The decline in soil fertility on grassland farms was highlighted recently at the Teagasc National Soil Fertility Conference.
Some of the key points that were raised include:
* 65 to 70% of dairy and drystock grassland soils are below the optimum soil pH of 6.3 for grass production.
* Soil testing is the starting point for good fertiliser planning, an essential requirement to maximise grass production annually.
* Maintaining soil pH close to the optimum 6.3 for grassland mineral soils will ensure the availability of soil P for plant growth and development.
* Sulphur-containing fertilisers should be applied routinely to all grass silage swards in spring, to prevent yield losses worth up to €100 pee hectare per cut.
* Urea is less expensive, and a viable nitrogen source for grassland. It produced similar yields to CAN when applied throughout the year, particularly at low rates. Farmers could consider having urea on hand throughout the growing season, and applying it shortly before rainfall, in order to minimise the ammonia loss risk.
* The slurry hydrometer is an effective tool to measure the nutrient content of liquid manures, and to determine its fertiliser value.
* Grass-clover swards increased grass dry matter production levels by 2.9t/ha compared with grass only, regardless of the nitrogen fertiliser application rate.
* On average, 1,000 gallons of pig slurry is equal to one 50kg bag of 19:7:20 (N:P:K).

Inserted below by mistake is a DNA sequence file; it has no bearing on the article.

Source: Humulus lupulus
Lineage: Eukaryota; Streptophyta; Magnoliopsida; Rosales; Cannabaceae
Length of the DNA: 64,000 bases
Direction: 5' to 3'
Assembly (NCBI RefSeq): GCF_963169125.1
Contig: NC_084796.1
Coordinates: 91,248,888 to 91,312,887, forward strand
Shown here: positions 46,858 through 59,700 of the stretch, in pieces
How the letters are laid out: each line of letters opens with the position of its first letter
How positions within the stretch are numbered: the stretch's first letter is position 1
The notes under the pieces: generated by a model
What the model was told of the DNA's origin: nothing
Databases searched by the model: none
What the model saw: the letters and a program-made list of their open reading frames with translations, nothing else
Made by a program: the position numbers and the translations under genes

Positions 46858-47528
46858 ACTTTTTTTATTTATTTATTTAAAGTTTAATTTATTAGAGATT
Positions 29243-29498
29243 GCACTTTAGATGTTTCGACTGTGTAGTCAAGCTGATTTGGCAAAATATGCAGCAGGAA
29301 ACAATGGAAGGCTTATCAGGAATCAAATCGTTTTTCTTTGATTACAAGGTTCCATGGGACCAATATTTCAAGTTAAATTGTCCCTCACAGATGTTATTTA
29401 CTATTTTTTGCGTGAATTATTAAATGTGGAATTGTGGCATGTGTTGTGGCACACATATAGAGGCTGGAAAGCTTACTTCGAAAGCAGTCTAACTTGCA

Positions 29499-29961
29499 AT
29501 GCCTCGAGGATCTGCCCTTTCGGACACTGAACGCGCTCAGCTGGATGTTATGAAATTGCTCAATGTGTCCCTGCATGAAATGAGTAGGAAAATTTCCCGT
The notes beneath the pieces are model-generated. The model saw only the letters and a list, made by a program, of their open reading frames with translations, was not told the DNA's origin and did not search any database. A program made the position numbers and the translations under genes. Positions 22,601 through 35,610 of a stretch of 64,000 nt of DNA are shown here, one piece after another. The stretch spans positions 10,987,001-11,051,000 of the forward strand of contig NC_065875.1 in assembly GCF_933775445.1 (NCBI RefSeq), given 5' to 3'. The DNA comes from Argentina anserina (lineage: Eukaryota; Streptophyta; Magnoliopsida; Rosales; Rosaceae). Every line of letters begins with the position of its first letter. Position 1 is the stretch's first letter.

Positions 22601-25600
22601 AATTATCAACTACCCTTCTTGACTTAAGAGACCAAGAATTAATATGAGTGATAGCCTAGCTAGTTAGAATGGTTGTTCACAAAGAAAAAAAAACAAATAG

* There is significant nutrient lock-up, especially on soils with high clay content and low soil pH levels.
* Correcting soil pH, based on lime advice as per the test soil report, will increase the availability of soil P.
* Taking soil samples and having a fertiliser plan drawn up by a Teagasc adviser or an agricultural consultant will establish the soil fertility status of your farm, while controlling fertiliser costs, by pinpointing fields that have a deficit or surplus of P and K. Any fertiliser plan should take into account all organic fertilisers (slurry, farmyard manure etc) available.
Soil testing is the first step in fertiliser planning. Now, in the window before any slurry, farmyard manure or chemical fertiliser is spread, is the ideal period to take soil samples.
Ideally, samples should be taken by a professional agriculturist, or someone trained to take soil samples.
For good soil test results, ensure the following when soil sampling:
* Soil sample every 2-4 hectares (no individual sample should be for more than 8 ha)
* Take samples to the correct soil sampling depth (10 cm).
* Take at least 20 representative soil cores per sample.
* Leave three to six months between sampling and the last application of P and K from either chemical or organic fertiliser.
* Leave two years between sampling and any lime applications.
* Include the herd number and LPIS parcel details for each individual sample, when sending it for analysis.
© Irish Examiner Ltd. All rights reserved